Although the Department appreciates the bill’s option for agencies to withdraw from single joint SRPs, the Department feels the requirements to issue substantially similar permits with no new application may cause processing issues and other limitations that could impact the timeliness of the permitting process.  If an agency needs to withdraw from a single joint SRP, presumably it is because the agency needs to issue a permit under terms different from the single joint SRP, whether due to differing management concerns or other circumstances.  The Department would like to continue to work with the sponsors to address opportunities to improve permitting efficiency that minimize the potential for conflicts involving divergent regulatory mandates and to determine appropriate cost recovery options.

Alignment of Permitting Authorities & Fees
Section 102 of H.R. 1527 defines each land management agency’s recreation permitting instruments as SRPs under FLREA and lays out a formula for the fees associated with SRPs, including alternative fees.  NPS is excluded from these fee-setting provisions in the bill; however, the Department is concerned that these provisions, coupled with the limited cost-recovery provided in the bill, would severely limit the NPS’s ability to fund the program.

The Department generally supports expanding FLREA to coordinate recreation permitting across agencies.  However, the Department believes the bill, as currently written, could create conflicts with existing statutory authorities.  For example, the NPS issues CUAs (to which parts of the bill apply) under the authority of the National Park Service Concessions Management Improvement Act of 1998, not under FLREA.  The Department would like to continue to work with the sponsors and Subcommittee on modifications to these provisions.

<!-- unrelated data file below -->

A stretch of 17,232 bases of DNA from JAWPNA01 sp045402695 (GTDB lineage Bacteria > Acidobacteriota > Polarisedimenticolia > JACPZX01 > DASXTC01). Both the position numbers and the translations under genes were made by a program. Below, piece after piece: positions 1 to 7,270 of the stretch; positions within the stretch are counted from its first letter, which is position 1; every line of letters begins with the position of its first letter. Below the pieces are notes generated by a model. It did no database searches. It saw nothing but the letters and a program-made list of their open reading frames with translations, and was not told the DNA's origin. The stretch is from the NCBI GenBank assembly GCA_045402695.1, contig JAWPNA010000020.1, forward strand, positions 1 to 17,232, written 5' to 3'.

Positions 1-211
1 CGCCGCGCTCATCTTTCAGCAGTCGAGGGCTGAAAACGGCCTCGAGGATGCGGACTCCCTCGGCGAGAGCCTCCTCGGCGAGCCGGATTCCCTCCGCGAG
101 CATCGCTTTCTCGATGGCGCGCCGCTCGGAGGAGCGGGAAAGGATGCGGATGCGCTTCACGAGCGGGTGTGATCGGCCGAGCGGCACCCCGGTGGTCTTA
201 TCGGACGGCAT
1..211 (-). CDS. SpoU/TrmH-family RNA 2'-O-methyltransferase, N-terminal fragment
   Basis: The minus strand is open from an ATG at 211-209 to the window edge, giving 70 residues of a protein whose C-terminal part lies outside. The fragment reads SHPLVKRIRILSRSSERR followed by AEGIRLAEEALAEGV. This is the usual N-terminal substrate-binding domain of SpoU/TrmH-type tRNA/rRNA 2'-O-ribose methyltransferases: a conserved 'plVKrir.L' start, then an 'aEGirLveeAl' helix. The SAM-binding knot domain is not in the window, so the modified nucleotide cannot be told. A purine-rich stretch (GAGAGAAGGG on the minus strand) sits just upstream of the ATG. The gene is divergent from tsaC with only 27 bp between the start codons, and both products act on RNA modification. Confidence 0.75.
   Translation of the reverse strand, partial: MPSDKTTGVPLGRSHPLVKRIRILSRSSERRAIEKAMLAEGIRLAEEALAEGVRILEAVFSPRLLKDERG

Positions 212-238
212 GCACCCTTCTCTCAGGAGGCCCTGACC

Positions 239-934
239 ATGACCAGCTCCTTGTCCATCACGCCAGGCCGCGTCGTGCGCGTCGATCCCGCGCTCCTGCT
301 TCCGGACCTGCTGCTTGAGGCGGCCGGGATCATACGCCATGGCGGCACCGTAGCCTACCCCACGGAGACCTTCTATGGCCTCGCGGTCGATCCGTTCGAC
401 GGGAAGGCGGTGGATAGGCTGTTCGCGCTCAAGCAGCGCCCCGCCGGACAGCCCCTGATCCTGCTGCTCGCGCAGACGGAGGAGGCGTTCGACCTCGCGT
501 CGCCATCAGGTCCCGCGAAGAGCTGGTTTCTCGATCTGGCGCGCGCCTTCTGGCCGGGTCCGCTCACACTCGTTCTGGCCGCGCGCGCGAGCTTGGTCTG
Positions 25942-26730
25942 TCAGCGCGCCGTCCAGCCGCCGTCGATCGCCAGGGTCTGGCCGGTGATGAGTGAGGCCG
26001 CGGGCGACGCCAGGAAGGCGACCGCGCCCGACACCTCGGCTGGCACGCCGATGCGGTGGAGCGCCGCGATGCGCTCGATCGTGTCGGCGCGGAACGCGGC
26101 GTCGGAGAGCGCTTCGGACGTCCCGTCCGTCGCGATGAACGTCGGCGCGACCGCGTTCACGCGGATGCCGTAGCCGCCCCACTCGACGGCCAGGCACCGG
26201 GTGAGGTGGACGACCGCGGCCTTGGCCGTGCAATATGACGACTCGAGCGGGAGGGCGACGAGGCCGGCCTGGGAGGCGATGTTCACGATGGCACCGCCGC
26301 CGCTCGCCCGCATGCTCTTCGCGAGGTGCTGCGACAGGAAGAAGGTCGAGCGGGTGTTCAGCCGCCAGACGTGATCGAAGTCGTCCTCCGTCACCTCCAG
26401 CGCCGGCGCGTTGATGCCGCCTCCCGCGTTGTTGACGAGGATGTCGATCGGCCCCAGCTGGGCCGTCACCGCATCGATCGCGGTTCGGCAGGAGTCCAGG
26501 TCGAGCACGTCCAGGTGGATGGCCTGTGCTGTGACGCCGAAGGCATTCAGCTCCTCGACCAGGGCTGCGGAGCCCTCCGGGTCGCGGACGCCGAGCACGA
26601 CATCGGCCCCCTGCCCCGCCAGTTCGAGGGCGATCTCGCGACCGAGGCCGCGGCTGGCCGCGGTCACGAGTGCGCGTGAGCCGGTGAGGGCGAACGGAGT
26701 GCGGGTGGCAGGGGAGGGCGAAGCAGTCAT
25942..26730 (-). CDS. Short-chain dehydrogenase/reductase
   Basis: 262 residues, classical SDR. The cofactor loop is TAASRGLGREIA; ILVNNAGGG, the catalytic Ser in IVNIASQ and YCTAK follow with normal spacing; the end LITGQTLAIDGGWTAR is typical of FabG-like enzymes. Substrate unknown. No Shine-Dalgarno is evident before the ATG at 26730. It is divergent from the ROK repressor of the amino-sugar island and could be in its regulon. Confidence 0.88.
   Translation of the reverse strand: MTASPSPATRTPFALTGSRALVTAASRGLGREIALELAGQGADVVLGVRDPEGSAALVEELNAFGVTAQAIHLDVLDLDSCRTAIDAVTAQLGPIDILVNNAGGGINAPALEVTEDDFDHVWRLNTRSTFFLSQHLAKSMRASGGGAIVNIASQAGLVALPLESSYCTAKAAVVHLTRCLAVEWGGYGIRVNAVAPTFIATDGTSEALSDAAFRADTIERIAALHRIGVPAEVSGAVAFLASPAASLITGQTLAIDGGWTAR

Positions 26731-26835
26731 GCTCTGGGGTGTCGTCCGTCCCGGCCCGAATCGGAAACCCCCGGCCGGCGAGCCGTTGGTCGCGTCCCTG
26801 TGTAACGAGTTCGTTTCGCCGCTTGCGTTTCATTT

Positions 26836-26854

Expedited Permitting
H.R. 1527 provides authority for agencies to improve recreation permitting processes.  This includes the expanded use of categorical exclusions, programmatic NEPA, and expedited rulemaking.  The bill also directs agencies to make online permit applications available.  The Department supports these efforts as we continue to pursue opportunities to facilitate increased recreational access for all Americans, especially underserved communities.  The BLM has already taken significant steps to develop online access to recreation information and permits, most recently through its launch of the pilot Recreation and Permit Tracking Online Reporting (RAPTOR) system. RAPTOR allows users to apply for and renew SRPs online. The BLM is fully deploying RAPTOR for the issuance of SRPs in 40 field offices in 2023 and has already issued 68 permits through the system to date. The BLM is targeting to have RAPTOR in use at all field offices by the end of calendar year 2025.

H.R. 1527 authorizes permittees to voluntarily return unused service days to be available for other permittees.  The bill also authorizes the use of temporary SRPs and conversion of temporary permits to long-term permits.  In addition, the bill includes provisions directing agencies to establish a permit administration protocol to automatically authorize permittees to engage in activities substantially similar to those for which they have a permit.  The Department supports efforts to simplify the permitting process for applicants.

Permit Notifications
Section 105 of H.R. 1527 requires agencies to make notifications of permit opportunities available online.  The Department supports these efforts and would welcome the opportunity to work further with the sponsors and the Subcommittee on necessary modifications to these provisions.  For example, the Department is concerned that providing notification of all potential recreation permit opportunities could result in a speculative market for the most profitable ones.  Additionally, recreation activities are generally proposed by the public, and bureaus then determine whether they require permits under Federal land management laws and regulations.

Liability & Cost Recovery